Hello! My name is Lydia Clarke, and I’m the director of West Coast operations for Acclaro. I’m based in Northern California and have worked at Acclaro for nearly 16 years. I’m excited to show you what a typical day looks like.
My day starts around 7 a.m. If I’m lucky, I get a few minutes to myself before my three boys wake up. If I’m feeling ambitious, I either meditate for 10 minutes or, on a good day, settle in for a half-hour yoga session. Once the boys are up, it’s on to tea for me and breakfast for them.
On dry days, which are frequent here in Northern California, I drag them outdoors for a loop around our hilly block to get our hearts pumping before we all sit down to our new lives full of screen time.
My work meetings generally start between 8 a.m. and 9 a.m. Each morning, I spend time collaborating with internal teams of program managers, project managers and engineers to push through program initiatives and make sure everyone has what they need. I also touch base with clients to chart the progress of those initiatives, talk about upcoming work and strategize our way through any challenges that have come up on recent projects.
Similarly, I connect with different management teams to report on goals and brainstorm the best ways for our teams to work together. Finally, I help support the Acclaro sales team on late-stage opportunities by meeting potential clients to showcase Acclaro’s operations capabilities.
Between early meetings, I scan and triage my unread email. Several of my clients work in Europe and Asia, and much of the communication for those accounts happens while I’m sleeping. There’s a lot of email in my inbox every morning. I lead the support structure for multiple accounts, and I like to stay informed. I look at every email that comes across my desk, and I flag the ones that require action. I prioritize those in order of urgency and logistics and work on handling them throughout my day.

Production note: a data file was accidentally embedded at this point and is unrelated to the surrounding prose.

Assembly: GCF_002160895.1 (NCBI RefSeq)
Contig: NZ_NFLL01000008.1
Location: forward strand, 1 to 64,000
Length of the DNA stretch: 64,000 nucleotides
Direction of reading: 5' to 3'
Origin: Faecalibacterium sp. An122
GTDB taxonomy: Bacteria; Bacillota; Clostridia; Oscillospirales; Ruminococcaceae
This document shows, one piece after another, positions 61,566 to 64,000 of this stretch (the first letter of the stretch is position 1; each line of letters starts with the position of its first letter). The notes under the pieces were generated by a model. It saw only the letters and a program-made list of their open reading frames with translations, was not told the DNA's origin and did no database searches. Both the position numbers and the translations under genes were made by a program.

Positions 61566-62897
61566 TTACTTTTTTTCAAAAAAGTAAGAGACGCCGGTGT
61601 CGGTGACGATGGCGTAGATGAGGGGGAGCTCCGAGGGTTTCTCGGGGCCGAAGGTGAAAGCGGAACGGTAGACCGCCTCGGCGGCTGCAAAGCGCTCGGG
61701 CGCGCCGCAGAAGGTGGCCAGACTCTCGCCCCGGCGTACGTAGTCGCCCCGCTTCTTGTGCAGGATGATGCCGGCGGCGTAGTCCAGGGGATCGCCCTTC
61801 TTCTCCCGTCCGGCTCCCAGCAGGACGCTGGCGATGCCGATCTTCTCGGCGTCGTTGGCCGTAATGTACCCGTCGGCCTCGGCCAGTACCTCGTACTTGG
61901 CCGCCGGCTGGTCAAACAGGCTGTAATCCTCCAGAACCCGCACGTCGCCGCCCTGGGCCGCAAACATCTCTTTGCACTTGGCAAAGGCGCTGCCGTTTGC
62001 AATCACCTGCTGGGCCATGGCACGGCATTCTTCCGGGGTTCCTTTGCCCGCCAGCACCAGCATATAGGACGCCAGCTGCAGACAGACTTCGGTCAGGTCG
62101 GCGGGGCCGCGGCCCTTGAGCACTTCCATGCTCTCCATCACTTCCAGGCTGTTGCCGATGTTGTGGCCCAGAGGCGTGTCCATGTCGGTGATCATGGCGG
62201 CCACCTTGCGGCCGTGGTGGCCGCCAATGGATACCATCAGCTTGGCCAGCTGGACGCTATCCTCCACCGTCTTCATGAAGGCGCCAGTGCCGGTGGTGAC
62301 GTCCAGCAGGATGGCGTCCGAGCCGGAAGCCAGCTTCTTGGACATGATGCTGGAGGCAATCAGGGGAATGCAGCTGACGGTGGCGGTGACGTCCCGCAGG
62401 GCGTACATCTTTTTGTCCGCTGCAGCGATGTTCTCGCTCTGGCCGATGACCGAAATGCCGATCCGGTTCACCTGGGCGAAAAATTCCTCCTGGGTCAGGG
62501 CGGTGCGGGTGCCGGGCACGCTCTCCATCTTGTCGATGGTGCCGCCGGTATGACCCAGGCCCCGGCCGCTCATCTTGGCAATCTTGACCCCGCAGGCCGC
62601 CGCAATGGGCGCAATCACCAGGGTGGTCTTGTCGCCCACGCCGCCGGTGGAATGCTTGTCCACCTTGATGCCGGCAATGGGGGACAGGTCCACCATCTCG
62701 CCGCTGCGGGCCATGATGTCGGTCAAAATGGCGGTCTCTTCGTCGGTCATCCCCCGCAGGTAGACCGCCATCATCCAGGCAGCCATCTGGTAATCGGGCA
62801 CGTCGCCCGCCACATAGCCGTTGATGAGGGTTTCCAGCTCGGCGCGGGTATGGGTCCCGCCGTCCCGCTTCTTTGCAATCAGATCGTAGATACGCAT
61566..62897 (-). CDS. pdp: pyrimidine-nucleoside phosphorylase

On a good day, I have a few blocks of time that are not filled with program or team meetings. When I have those, I use them to work down the list of actionable items from my inbox.
Once I’m done with the most time-sensitive emails, I move on to my own running list of to dos, including goals for the programs I run, interviews for new positions and corporate initiatives. These tasks require intense focus, so I often try to reserve a full hour for each one. That way, I can really concentrate and make progress.
An uninterrupted hour is hard to come by these days. With the lockdown still firmly holding us in place, my entire family is home all day. My younger boys have many breaks in their virtual school day, and they like to wander in and out of my office, offering balloons, wanting an audience for magic tricks or simply asking for a snuggle. Those requests are the hardest to turn down, so I don’t! But, because my webcam is on for most meetings, my colleagues have gotten to know all my kids quite well in the last 12 months!
My team is made up of really fabulous people that work all around the world, from right here in California to Argentina and Europe. We work closely with folks from other teams as well. They, too, are widely distributed, from project managers and engineers in Thailand to multimedia specialists in Ireland to publishing leads in Boston. Needless to say, our Zoom calls are populated by people in many time zones. It’s important to me that my team feels supported, not just as professionals, but also in this crazy COVID-19 time, as people. At least one of my meetings every day is a one-on-one with a member of my team. I typically start by checking in on family pets (hi, Winston and Dixie!) and other light topics. Then, we move to discussing projects, client communication, challenges, solutions and bandwidth. Work-life balance has been hard to maintain this past year, and ironically, I spend time convincing my team to work LESS.
Evening wind down
Trying to maintain balance is hard advice to take myself, though I try to set a good example. My scheduled meetings normally take me through the end of the day. I try to make progress on any flagged emails that have arrived during my working hours plus any action items from the day’s meetings. I step away between 6 p.m. and 6:30 p.m. to make dinner, and we eat together as a family every night. It’s the highlight of my day. After dinner, I get back to my computer once more before it gets too late. At that point, I triage any late-evening emergencies, flag emails for action the next morning or wrap up any team chats I’d started earlier. Then I put the machine to sleep and start my real evening with my family.